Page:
His Majesty King Harald of Norway attended Monday the opening of the Sami people’s National Day. This year’s National Day is very special because it marks 100 years since the first Sami congress took place in Trondheim, the city which this year is the host of the official Sami National Day celebration. Since 6 February 1993, that day has been celebrated by all Sami in Norway, Sweden, Finland, and Russia.
King Harald attended a service in Trondheim Cathedral, Nidaros. Before the King left the cathedral, he saw the new altar that will be in in the cathedral for years to come. The altar is formed by a Sami artist and made with traditional Sami handicrafts. After the service ended, King Harald officially opened an exhibition in Trondheim Archbishopfarm dedicated to Sami culture and history. Relics on display are part of a transfer of items from the Norwegian Folk Museum to the Sami Museum. The Norwegian Folk Museum is giving back more than 2,000 artefacts that they took from the Sami people in the 1800s.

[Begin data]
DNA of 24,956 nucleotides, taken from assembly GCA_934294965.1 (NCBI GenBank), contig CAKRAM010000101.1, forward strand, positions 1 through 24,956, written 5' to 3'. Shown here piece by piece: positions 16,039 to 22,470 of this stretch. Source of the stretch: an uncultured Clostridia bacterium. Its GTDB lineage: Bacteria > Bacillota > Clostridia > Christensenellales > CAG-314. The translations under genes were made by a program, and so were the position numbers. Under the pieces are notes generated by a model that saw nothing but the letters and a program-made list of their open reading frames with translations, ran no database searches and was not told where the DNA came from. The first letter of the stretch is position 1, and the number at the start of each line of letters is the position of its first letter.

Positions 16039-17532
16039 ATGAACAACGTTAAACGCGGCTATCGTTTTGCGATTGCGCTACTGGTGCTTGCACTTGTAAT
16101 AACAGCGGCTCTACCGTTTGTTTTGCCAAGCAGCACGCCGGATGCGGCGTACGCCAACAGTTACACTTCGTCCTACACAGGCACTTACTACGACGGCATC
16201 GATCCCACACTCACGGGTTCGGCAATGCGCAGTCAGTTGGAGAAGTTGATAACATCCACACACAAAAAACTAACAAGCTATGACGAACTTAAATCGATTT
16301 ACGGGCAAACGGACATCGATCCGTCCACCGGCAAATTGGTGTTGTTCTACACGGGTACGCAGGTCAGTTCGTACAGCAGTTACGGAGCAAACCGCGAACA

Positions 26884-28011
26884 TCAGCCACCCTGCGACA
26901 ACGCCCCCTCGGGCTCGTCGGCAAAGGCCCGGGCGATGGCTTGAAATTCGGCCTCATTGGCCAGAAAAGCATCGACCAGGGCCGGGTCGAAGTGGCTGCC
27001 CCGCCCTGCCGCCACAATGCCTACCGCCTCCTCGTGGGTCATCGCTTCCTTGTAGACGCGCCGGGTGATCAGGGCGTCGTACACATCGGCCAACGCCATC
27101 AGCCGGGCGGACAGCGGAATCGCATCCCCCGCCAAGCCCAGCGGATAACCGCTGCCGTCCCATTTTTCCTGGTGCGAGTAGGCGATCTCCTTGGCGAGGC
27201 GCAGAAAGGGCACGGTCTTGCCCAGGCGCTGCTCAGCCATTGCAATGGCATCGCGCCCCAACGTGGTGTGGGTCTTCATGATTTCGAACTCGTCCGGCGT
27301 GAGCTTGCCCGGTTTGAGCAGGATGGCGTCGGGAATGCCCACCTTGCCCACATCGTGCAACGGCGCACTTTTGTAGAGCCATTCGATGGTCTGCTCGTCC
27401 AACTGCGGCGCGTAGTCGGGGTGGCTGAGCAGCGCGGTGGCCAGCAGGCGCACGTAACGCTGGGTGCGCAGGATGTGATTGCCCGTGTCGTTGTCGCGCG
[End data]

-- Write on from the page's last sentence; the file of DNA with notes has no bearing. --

Monday night, the King attended a concert in Trondheim dedicated the unique Sami heritage and status as Norwegian Aborigines. The production is a collaboration between the Sami National Theatre “Beaivváš” and the Norwegian National Radio Orchestra. It was performed various texts, joik (traditional Sami song), dance, photos, and music. This Monday’s events mark the start of a full year of events to celebrate the Sami people in Norway, and the Royal Family will attend more such events in the coming months.
Both King Harald and his son, Crown Prince Haakon perform the official openings of the Sami parliament in Norway. King Harald is the only monarch to have this as tradition despite His Majesty King Carl XVI Gustaf of Sweden also being the official leader of the Swedish Sami people.